Long-sealed Watergate documents may be released

By Jessica Gresko

Associated Press

Published: Saturday, June 2 2012 10:11 p.m. MDT

FILE - In this Oct. 19, 1973, file photo special Watergate prosecutor Archibald Cox talks to media outside the U.S. District Court in Washington after ousted White House counsel John W. Dean III pleaded guilty to conspiring to obstruct the Watergate investigation. Materials released by the Nixon Presidential Library on Tuesday, June 23, 2009, show aides trying to head off a U.S. constitutional crisis and save a presidency after Nixon fired Cox on Oct. 20, 1973, and forced out the two top Justice Department officials shortly after Cox voiced his objections to a proposed Watergate tapes compromise and said he planed to ask the federal courts to act on President Richard Nixon's "noncompliance with the court's order." (AP Photo/File)

John Duricka, AP

Enlarge photo»

WASHINGTON — The U.S. Department of Justice says at least some materials sealed as part of the court case against seven men involved in the 1972 Watergate burglary should be released.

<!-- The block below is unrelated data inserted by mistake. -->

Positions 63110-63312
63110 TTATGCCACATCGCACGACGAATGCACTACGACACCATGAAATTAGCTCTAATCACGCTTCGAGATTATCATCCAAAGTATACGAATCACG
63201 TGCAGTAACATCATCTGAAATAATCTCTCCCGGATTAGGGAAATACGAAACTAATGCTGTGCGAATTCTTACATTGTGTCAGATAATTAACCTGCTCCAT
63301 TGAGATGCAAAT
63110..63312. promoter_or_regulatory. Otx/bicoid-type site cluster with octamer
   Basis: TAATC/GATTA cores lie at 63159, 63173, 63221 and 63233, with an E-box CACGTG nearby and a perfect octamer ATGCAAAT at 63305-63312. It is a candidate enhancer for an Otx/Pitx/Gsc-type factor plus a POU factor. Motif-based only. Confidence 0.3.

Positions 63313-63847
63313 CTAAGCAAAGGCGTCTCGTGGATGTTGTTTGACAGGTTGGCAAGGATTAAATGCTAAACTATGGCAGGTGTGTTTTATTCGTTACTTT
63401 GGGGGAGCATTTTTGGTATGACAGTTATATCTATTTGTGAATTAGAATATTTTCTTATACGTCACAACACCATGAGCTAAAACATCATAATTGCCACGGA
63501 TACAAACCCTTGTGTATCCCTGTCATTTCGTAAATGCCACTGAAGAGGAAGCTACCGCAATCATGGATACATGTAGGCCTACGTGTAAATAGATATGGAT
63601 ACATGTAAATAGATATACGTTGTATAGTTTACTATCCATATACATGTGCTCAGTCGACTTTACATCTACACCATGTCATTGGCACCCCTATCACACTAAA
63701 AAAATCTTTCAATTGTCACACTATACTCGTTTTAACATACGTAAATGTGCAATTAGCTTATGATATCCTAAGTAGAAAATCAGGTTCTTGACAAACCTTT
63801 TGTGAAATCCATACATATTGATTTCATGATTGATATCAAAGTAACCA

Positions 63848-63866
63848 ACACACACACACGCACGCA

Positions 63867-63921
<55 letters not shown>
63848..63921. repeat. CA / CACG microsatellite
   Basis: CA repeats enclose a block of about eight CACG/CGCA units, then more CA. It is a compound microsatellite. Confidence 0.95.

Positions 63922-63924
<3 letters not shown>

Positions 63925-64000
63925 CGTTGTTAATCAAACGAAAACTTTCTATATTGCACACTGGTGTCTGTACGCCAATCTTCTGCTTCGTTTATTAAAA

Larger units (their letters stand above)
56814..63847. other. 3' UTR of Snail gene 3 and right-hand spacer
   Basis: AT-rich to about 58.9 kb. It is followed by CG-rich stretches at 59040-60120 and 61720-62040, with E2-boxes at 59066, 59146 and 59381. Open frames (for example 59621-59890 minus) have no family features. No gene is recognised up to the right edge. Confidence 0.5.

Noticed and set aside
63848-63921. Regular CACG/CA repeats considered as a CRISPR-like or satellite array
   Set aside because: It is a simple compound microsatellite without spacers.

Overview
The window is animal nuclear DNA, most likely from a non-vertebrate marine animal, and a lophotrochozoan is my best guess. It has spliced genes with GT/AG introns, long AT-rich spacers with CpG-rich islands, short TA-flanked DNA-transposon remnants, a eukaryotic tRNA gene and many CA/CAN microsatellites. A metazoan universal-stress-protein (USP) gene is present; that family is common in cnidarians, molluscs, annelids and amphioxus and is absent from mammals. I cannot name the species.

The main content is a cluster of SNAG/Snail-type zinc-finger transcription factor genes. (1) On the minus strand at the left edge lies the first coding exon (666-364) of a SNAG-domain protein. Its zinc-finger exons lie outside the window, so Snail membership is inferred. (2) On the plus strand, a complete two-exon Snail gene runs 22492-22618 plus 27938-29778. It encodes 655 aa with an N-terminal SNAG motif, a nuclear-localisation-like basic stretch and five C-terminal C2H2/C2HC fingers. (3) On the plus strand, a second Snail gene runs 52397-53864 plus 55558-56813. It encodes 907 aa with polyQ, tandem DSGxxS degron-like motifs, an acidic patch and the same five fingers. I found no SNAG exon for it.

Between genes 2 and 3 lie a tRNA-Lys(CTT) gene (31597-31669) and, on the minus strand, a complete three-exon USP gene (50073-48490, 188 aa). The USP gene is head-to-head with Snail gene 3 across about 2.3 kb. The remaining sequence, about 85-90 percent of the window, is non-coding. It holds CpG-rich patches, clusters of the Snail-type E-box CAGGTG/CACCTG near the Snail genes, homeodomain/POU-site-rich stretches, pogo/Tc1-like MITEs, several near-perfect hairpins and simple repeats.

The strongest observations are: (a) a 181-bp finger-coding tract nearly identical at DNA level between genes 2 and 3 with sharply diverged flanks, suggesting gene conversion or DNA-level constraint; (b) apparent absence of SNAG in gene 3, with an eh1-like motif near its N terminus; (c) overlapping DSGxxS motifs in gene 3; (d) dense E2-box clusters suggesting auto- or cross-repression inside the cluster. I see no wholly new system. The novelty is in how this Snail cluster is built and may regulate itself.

The agency responded Friday to a request by a Texas history professor who is seeking access to materials he believes could help answer lingering questions about the burglary that led to President Richard Nixon's resignation.

Luke Nichter of Texas A&M University-Central Texas in Killeen, Texas, wrote the chief judge of the federal court in Washington to ask that potentially hundreds of pages of documents be unsealed. The judge said in a letter made public earlier this year that the professor had "raised a very legitimate question" about whether the material should remain sealed.

Justice attorney Elizabeth Shapiro wrote in a court document filed Friday that the office would not oppose the release of at least some documents.

"Forty years after the break-in at the Democratic National Committee that began the chapter of U.S. history known as Watergate, no good reason exists to keep sealed many of the judicial records created during the trial of the Watergate burglars," she wrote.

But Shapiro said three categories of documents should remain secret: certain documents containing personal information, grand jury information and documents about the content of illegally obtained wiretaps.

In particular, Nichter wants access to records of at least two court hearings held behind closed doors and interviews and testimony given by Alfred Baldwin III, a former FBI agent who was hired to listen to and transcribe conversations from a phone the burglars wiretapped at the Democratic National Committee during a burglary on May 28, 1972.

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